3. Hmmmm…interesting questions. I personally am distrustful of reviews which are purchased.

    Just a couple of weeks ago I was at a writing conference and one of the authors was sharing a review he'd purchased from Kirkus. The review wasn't even all that positive and I was left wondering what the reviewer's unbiased opinion would have been if money hadn't changed hands.

    I completely understand a blogger wanting/needing to monetize their site, so it's quite the conundrum.

  4. As a book review blogger, I wouldn't mind receiving a little compensation for a book spotlight like you used as your examples. They did not include reviews so I feel compensation would be nice. I do sometimes read the ad if the book catches my eye and I have on occasion purchased the book. Personally, my opinion would not be swayed due to monetary compensation. It takes hours to read a book and gather the information and do the blog post. Compensation would be nice, sort of an advertising fee. I have an outreach of approx 5,000 so I feel that the author has a potential of selling that many books if they are featured on my blog (I'm realistic enough to know it would not equal 5000, but the potential is there.) Compensation would not be out of line. I have not received any yet, but I am now considering the add type blog post that you featured.

  5. As an author, I have paid for promotion of my books. I agree that it takes a lot of time to read and review someone's book and that compensation is certainly okay. I have seen others who agree to read the book, if they can be positive (not promising a 5 star review) then they do the review and charge. I still think the best reviews are from the fans who actually read our books. I don't mind paying for someone to highlight my book on their site to all of their fans and I pay for them to give me a shot.

  6. Hmm. Promo posts (ESPECIALLY if it seems as if the blogger hasn't read it personally) and blog tours both, kind of make my eyes glaze over.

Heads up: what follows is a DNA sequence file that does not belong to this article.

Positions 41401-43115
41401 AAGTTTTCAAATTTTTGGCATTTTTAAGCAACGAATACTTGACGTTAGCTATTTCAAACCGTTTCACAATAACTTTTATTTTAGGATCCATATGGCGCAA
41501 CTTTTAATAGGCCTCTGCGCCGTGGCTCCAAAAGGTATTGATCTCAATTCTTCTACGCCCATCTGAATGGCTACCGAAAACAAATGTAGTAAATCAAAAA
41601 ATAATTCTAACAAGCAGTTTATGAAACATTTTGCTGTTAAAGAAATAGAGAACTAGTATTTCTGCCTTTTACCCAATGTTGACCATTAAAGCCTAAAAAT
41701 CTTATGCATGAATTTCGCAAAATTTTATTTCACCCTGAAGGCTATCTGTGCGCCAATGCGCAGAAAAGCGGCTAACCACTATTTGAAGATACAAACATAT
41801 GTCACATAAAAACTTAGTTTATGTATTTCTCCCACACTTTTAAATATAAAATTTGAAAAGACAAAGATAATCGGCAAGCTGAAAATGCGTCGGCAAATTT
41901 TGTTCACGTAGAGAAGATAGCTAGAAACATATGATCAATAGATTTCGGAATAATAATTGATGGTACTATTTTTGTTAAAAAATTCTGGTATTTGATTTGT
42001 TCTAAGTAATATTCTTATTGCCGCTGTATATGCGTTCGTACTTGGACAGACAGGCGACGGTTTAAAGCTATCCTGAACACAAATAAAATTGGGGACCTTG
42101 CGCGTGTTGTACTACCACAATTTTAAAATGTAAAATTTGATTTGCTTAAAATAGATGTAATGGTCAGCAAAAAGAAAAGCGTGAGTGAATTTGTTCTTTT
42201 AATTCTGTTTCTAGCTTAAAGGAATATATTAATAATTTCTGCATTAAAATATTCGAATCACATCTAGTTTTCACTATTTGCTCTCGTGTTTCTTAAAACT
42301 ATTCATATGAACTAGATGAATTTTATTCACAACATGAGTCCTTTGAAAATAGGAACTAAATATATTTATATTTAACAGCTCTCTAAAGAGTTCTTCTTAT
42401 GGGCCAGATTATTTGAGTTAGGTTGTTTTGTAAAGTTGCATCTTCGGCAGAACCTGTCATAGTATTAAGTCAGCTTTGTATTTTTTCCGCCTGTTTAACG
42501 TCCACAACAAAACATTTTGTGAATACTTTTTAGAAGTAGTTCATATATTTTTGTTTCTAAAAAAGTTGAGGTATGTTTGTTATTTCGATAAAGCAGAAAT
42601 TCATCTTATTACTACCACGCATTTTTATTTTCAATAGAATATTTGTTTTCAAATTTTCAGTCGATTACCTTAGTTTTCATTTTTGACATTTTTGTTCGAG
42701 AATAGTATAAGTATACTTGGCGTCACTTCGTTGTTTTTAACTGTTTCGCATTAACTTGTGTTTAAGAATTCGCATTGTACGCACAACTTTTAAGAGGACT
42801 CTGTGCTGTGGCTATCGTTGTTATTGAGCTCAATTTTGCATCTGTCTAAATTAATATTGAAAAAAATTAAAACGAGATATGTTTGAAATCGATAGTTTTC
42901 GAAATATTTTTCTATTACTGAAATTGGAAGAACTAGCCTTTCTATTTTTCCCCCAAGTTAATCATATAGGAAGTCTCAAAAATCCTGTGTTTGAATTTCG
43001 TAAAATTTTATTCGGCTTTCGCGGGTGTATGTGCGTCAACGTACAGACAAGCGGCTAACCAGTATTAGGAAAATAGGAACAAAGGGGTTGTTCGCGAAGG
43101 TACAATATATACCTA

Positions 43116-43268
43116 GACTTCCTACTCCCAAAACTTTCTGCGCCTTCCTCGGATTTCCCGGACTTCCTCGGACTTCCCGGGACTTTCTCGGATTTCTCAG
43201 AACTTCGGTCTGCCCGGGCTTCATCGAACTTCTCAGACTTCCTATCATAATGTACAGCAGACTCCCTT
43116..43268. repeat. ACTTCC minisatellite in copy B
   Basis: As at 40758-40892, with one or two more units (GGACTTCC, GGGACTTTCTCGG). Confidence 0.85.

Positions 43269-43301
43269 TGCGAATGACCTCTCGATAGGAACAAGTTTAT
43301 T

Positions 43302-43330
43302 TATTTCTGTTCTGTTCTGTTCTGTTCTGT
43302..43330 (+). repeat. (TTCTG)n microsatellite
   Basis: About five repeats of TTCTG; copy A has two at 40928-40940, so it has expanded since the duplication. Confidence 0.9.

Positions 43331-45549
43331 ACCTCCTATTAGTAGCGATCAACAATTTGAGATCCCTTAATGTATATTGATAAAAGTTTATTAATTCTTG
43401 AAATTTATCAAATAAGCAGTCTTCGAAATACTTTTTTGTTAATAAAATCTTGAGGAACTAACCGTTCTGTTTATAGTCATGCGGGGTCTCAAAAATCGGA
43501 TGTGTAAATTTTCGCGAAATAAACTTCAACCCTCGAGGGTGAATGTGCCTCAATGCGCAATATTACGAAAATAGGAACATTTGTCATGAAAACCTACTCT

I write my blog for my own edification. I'm small, so maybe my perspective on the administrative stuff has yet to change. (Though I definitely need to get organized.) Of course there are sites and services that are specifically marketed to authors as promotion services. For most authors it WILL be necessary to use services to aggressively market their books.

    For me this is different than a 'pure' book blog. I think that bloggers who market their services (and pages) out for more advertising and less thoughtful review run the risk of alienating their readers.

  7. I do not read reviews I think have been paid. I don't know why, but it feels to me like the review couldn't be completely and utterly honest - since the author is actually paying for the review, it seems that the author would be able to have a say in what, exactly, the review says.

    When I participate in blog-tours, most of the hosting blogs don't want reviews that are less than three stars, which has meant that I have sometimes not posted a review at all, even if that was planned. I will not rate a book three stars if I think it deserves less, it would go against everything I believe in.

    I do read some promo posts, but mostly on the blogs I follow, so a release day blitz or a cover reveal will most likely be something I click on, but it's not all that often it will make me add a book to my TBR shelf, and even less often that it helps me buy a book.

    Lexxie @ (un)Conventional Bookviews

  8. There are already bloggers who get paid for organizing book tours. I don't think of getting paid to blog though. So I don't think I'll go down that route. I read blog tours but almost never read cover reveals.